# A simple SR question, but confusing to me

• jnorman
In summary: The moving ship's clock says that the photon took 0.1 year to reach the stationary ship, but the stationary ship's clock says that it only took 1 year for the photon to reach the stationary ship. How can these two clocks be correct?One possible explanation is that the stationary ship's clock is measuring time dilation, or the slowing down of time as measured by the stationary ship. The moving ship's clock is measuring the time contraction, or the speeding up of time as measured by the moving ship. According to this explanation, the two clocks are working correctly because they are measuring different aspects of the same phenomenon.
jnorman
three spaceships, two moving at 0.9C and the 3rd stationary relative to the first two. the two moving ships are 1 LY apart but moving in the same direction toward the 3rd ship. as the first of the two moving ships passes the 3rd (stationary) ship, the ship which is now 1 LY from both the other ships emits a photon.

since the distance from the emitting ship and the stationary ship is 1 LY, it will take one year for the photon to reach the stationary ship, acccording to the clock on the stationary ship. however, because time measurement is different for the stationary ship and the ship which passed it as the photon was emitted, it will also take only 1 year for the photon to reach the other ship (by its on-board clock).

1. according to the clock on the stationary ship, it will take nearly two years for the photon to reach the moving ship - correct?.

2. according to the moving ship's clock, it only took 0.1 year (? - something well less than a year, at any rate) for the photon to reach the stationary ship - correct?

from the stationary ship's perspective, the distance between the two moving ships is a constant 1 LY - why wouldn't it measure exactly one year for a photon to move from one ship to the other?

from the moving ship's perspective, it was clear that the stationary ship was exactly 1 LY from the other ship when the photon was emitted - why should it measure less than a year for the photon to reach the stationary ship? how can it reconcile the idea that the photon traveled 1 LY in less than a year?

thanks.

jnorman said:
however, because time measurement is different for the stationary ship and the ship which passed it as the photon was emitted, it will also take only 1 year for the photon to reach the other ship (by its on-board clock).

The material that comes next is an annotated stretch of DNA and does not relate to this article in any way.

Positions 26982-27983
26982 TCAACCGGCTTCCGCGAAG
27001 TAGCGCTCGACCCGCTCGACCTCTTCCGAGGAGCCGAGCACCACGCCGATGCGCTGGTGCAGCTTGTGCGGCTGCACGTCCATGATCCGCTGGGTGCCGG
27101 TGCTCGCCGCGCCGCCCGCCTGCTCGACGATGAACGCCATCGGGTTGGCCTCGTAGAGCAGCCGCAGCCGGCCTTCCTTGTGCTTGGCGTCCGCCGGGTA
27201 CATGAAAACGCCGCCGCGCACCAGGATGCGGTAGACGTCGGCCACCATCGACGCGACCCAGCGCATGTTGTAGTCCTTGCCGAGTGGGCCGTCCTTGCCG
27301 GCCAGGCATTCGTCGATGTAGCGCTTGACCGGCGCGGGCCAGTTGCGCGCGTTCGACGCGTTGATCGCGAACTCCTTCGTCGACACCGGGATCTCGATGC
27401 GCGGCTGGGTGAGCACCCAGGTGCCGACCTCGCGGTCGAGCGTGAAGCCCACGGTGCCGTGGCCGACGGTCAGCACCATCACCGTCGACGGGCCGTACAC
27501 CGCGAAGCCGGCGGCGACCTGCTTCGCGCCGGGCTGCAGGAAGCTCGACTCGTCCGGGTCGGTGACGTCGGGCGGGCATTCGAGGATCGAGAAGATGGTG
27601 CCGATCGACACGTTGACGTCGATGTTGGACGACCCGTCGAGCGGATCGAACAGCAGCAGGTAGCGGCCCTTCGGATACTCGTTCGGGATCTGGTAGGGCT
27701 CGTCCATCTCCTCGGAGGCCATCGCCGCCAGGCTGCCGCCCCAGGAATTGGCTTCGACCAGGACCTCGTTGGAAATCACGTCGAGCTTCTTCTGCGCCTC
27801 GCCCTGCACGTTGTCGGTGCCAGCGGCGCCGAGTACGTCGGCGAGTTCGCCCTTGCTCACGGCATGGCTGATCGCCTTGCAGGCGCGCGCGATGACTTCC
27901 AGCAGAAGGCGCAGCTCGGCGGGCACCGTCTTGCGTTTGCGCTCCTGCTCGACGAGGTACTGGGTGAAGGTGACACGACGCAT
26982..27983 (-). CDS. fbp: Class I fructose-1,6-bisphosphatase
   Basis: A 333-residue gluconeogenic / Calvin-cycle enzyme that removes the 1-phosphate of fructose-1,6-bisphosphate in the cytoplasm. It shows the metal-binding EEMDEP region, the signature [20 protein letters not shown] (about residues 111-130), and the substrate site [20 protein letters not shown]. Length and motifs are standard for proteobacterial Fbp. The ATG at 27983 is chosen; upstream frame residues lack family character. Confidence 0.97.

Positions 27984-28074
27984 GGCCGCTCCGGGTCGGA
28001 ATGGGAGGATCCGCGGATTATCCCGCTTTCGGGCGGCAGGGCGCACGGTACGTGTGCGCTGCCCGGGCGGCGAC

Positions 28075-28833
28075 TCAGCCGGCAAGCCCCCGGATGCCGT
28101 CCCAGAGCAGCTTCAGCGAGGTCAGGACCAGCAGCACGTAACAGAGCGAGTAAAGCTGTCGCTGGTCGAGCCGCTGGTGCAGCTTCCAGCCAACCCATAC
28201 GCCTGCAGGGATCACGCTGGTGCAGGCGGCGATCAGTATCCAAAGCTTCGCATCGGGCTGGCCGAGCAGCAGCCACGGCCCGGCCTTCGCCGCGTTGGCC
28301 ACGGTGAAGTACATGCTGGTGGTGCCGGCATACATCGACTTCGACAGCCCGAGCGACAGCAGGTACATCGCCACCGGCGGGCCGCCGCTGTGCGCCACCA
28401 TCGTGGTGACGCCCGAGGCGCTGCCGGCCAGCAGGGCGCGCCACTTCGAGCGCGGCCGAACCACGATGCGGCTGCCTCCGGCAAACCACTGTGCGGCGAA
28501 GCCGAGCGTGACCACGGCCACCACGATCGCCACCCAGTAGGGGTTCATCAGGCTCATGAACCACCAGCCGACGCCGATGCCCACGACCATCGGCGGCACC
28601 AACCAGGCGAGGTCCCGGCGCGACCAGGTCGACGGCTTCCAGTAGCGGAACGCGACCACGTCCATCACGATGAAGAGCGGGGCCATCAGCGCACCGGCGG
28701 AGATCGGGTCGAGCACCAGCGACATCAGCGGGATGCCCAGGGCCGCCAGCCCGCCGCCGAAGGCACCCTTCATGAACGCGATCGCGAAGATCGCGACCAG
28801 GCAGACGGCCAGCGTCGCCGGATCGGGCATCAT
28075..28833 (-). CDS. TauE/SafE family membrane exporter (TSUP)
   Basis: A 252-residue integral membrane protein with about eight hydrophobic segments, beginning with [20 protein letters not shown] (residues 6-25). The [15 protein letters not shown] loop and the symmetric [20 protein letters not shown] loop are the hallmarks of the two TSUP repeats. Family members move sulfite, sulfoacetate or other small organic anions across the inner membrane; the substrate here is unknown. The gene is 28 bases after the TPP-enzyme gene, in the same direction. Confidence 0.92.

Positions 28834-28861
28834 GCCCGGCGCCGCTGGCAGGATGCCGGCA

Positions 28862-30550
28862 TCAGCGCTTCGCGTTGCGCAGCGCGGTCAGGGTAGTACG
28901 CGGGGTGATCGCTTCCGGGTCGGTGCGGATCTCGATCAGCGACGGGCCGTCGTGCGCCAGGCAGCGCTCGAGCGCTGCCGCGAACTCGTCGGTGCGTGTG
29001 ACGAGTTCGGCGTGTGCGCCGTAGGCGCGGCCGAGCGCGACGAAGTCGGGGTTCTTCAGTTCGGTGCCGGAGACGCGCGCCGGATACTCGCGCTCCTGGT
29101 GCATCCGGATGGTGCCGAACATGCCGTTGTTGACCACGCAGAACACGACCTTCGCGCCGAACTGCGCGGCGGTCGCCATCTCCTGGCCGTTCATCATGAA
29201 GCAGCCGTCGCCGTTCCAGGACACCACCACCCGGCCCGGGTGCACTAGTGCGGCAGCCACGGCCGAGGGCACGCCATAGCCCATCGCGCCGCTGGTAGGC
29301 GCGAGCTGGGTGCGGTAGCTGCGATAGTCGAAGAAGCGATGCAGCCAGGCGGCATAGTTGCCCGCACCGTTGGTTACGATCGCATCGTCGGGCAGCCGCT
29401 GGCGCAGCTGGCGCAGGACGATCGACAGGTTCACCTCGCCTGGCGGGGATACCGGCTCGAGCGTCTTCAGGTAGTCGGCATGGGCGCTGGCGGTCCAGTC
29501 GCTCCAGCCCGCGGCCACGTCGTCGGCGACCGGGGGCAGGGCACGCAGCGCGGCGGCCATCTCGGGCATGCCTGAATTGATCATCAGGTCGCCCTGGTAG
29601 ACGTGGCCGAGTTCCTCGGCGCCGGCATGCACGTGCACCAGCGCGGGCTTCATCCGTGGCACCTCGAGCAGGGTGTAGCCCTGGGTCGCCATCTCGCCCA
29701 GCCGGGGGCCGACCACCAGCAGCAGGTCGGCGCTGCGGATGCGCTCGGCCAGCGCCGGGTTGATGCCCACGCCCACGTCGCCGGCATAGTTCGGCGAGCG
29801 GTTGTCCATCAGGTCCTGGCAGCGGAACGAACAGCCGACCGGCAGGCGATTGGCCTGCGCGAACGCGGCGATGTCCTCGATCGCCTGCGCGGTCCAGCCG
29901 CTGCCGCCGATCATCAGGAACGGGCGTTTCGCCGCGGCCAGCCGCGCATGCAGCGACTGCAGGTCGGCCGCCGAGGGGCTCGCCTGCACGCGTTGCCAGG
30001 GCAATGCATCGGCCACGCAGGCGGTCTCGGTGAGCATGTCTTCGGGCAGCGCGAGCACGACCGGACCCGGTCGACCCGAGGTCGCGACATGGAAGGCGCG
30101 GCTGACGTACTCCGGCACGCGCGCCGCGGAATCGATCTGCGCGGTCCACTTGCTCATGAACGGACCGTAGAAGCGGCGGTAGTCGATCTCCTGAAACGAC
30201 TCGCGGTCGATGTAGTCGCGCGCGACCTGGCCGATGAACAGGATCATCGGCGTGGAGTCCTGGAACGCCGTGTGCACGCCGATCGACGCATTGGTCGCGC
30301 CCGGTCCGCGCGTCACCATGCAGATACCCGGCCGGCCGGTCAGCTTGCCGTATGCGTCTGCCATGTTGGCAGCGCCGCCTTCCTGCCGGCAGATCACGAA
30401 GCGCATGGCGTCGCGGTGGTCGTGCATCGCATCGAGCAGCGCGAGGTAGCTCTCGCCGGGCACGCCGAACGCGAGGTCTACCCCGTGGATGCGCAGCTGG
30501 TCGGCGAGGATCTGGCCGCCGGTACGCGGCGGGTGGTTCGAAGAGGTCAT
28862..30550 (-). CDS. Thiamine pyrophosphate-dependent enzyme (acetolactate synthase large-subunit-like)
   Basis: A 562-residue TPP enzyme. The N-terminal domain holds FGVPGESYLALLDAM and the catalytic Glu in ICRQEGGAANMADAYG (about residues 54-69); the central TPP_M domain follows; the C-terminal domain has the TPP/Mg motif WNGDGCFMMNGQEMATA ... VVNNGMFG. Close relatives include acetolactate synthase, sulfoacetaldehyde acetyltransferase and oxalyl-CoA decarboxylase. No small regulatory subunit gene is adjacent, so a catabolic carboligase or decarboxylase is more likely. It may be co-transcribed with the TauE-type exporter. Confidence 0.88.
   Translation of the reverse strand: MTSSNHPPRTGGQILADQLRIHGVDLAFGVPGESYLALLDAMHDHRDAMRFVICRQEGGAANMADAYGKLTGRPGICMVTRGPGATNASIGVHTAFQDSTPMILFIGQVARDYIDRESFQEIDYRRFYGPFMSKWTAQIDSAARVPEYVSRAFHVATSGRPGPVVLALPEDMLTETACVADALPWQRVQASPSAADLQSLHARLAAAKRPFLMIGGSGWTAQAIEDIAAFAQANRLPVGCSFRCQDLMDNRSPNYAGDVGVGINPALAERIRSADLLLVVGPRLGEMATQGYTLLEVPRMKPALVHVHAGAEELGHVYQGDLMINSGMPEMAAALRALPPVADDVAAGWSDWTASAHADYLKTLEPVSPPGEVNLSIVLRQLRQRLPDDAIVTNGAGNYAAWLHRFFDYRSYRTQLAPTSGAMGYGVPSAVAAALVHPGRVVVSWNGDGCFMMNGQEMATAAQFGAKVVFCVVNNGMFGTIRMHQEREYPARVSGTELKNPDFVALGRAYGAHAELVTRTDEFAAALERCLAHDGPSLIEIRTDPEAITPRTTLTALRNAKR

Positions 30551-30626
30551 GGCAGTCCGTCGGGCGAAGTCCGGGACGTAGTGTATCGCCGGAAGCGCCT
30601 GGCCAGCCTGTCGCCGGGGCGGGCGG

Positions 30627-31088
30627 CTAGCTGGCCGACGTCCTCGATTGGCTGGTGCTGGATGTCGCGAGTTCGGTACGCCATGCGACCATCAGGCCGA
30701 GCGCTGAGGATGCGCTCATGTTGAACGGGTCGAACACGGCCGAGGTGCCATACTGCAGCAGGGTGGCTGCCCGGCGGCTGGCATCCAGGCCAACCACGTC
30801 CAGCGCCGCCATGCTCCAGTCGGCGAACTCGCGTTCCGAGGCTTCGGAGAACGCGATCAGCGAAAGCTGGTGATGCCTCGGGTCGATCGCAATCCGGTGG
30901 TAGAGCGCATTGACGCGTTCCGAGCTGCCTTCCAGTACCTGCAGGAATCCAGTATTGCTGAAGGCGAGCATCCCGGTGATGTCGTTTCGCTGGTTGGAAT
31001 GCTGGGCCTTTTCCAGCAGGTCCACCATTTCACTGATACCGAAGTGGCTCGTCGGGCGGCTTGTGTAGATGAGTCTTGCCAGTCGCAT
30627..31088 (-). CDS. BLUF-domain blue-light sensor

I think this is incorrect. If the 1 LY separation between the two moving ships is 1 LY in the stationary ship's frame, then it's more than 1 LY in the moving ships' frame. Therefore in the moving ships' frame, it will take more than 1 year to get from the first ship to the second ship.

jnorman said:
three spaceships, ...
The straightforward way to do this is to write down the worldline of the photon and each ship, and then do Lorentz transform into the other frame. Then the times between different events in each frame can be determined simply by finding the intersections of the various worldlines. For convenience we can use units of years for t and light-years for x so that c=1.

For the first ship:
$$x_1 = 0.9t+1.0$$
$$x'_1 = 2.29$$

For the second ship:
$$x_2 = 0.9t$$
$$x'_2 = 0.0$$

For the stationary ship:
$$x_3 = 1$$
$$x'_3 = -0.9t'+0.44$$

For the light pulse:
$$x_0 = t$$
$$x'_0 = t'$$

The rest is just finding the intersections of the various worldlines.

jnorman said:
three spaceships, two moving at 0.9C and the 3rd stationary relative to the first two. the two moving ships are 1 LY apart but moving in the same direction toward the 3rd ship. as the first of the two moving ships passes the 3rd (stationary) ship, the ship which is now 1 LY from both the other ships emits a photon.

since the distance from the emitting ship and the stationary ship is 1 LY, it will take one year for the photon to reach the stationary ship, acccording to the clock on the stationary ship.

Correct so far.

however, because time measurement is different for the stationary ship and the ship which passed it as the photon was emitted, it will also take only 1 year for the photon to reach the other ship (by its on-board clock).

Incorrect. The distance between the two ships in their own rest frame is greater than 1 light-year. In fact, it is 1*sqrt(1-0.9^2) = 2.29 light-years. The 1 light-year measurement made by the "stationary" ship is a contracted version of the distance between the ships in their rest frame. The light ray will take 2.29 light years to reach the front ship in their frame.